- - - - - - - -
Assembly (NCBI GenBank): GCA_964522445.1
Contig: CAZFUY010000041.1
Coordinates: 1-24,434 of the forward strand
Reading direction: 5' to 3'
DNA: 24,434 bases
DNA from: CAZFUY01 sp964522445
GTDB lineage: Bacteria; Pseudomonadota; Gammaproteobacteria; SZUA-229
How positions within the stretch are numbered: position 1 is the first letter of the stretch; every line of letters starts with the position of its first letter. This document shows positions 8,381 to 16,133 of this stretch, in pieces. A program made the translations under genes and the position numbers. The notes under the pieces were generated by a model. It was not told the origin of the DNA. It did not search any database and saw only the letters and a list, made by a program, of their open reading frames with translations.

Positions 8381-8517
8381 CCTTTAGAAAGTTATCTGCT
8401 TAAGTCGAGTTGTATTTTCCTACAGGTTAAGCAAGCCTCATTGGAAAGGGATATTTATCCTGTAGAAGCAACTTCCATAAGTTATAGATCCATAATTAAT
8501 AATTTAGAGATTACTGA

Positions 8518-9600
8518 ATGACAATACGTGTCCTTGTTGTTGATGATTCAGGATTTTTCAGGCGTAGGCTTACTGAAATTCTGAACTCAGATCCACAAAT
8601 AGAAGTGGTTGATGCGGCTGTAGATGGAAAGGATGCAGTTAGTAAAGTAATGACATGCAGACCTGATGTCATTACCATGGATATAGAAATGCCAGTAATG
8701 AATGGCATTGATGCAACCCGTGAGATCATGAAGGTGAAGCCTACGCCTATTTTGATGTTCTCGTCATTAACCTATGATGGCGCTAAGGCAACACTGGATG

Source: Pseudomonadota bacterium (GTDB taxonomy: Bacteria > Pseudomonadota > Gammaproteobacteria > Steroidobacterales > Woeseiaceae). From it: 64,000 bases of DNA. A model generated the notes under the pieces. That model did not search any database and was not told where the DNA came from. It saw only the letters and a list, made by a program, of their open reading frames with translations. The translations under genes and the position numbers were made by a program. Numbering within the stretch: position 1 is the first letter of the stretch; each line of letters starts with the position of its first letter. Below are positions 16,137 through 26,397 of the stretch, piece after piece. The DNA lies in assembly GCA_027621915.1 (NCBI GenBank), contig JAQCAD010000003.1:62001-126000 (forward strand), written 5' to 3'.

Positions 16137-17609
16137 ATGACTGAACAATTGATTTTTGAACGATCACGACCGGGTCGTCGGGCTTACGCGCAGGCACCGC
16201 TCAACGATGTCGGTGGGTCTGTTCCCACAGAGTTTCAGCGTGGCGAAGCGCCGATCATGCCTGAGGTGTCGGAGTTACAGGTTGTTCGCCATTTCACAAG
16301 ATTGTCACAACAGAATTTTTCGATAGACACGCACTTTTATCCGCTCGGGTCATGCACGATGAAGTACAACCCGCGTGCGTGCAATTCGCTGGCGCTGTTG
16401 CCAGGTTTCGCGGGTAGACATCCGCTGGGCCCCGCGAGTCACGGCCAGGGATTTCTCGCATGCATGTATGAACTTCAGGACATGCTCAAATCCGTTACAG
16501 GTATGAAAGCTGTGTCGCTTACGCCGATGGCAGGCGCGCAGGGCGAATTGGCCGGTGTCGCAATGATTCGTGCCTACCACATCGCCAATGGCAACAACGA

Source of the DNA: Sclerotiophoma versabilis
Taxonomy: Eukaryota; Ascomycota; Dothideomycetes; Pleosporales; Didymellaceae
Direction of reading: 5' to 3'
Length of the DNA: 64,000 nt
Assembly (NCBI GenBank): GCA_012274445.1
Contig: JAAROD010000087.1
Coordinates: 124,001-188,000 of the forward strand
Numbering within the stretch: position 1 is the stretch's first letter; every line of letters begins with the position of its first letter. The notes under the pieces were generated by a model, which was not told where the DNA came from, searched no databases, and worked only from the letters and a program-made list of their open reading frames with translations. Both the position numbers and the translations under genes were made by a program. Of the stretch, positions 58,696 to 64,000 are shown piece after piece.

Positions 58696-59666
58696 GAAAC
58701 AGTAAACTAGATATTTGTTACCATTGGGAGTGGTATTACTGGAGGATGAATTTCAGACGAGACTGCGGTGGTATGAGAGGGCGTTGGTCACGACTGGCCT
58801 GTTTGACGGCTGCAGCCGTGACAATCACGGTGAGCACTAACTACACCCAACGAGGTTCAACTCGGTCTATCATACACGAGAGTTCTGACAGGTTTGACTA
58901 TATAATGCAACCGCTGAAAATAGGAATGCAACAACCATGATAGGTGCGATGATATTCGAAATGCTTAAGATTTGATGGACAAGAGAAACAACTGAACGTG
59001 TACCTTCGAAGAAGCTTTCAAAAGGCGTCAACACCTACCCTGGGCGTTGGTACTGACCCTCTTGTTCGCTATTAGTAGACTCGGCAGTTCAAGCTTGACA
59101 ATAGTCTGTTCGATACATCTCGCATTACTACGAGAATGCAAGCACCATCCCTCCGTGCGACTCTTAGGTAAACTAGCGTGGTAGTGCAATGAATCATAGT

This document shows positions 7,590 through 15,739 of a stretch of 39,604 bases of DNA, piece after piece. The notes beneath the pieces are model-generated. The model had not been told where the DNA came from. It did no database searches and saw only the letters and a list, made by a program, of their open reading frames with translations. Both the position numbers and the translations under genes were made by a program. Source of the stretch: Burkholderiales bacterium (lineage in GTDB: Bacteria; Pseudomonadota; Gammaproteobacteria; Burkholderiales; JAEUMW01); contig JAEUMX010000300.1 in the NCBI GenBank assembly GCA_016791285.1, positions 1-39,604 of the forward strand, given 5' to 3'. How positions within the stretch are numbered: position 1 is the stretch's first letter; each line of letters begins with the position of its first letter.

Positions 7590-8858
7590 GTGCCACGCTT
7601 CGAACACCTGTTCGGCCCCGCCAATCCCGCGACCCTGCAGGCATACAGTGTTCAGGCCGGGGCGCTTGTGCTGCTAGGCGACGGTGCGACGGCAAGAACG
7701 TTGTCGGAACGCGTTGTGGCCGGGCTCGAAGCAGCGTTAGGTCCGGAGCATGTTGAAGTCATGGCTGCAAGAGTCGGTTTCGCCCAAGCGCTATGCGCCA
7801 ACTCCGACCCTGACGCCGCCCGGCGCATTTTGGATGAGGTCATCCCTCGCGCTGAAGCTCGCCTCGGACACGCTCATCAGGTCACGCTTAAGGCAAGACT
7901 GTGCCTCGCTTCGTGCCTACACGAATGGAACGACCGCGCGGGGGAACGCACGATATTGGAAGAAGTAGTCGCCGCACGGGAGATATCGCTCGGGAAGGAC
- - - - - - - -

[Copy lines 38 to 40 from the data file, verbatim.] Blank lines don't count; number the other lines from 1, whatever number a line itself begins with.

59101 ATAGTCTGTTCGATACATCTCGCATTACTACGAGAATGCAAGCACCATCCCTCCGTGCGACTCTTAGGTAAACTAGCGTGGTAGTGCAATGAATCATAGT

This document shows positions 7,590 through 15,739 of a stretch of 39,604 bases of DNA, piece after piece. The notes beneath the pieces are model-generated. The model had not been told where the DNA came from. It did no database searches and saw only the letters and a list, made by a program, of their open reading frames with translations. Both the position numbers and the translations under genes were made by a program. Source of the stretch: Burkholderiales bacterium (lineage in GTDB: Bacteria; Pseudomonadota; Gammaproteobacteria; Burkholderiales; JAEUMW01); contig JAEUMX010000300.1 in the NCBI GenBank assembly GCA_016791285.1, positions 1-39,604 of the forward strand, given 5' to 3'. How positions within the stretch are numbered: position 1 is the stretch's first letter; each line of letters begins with the position of its first letter.

Positions 7590-8858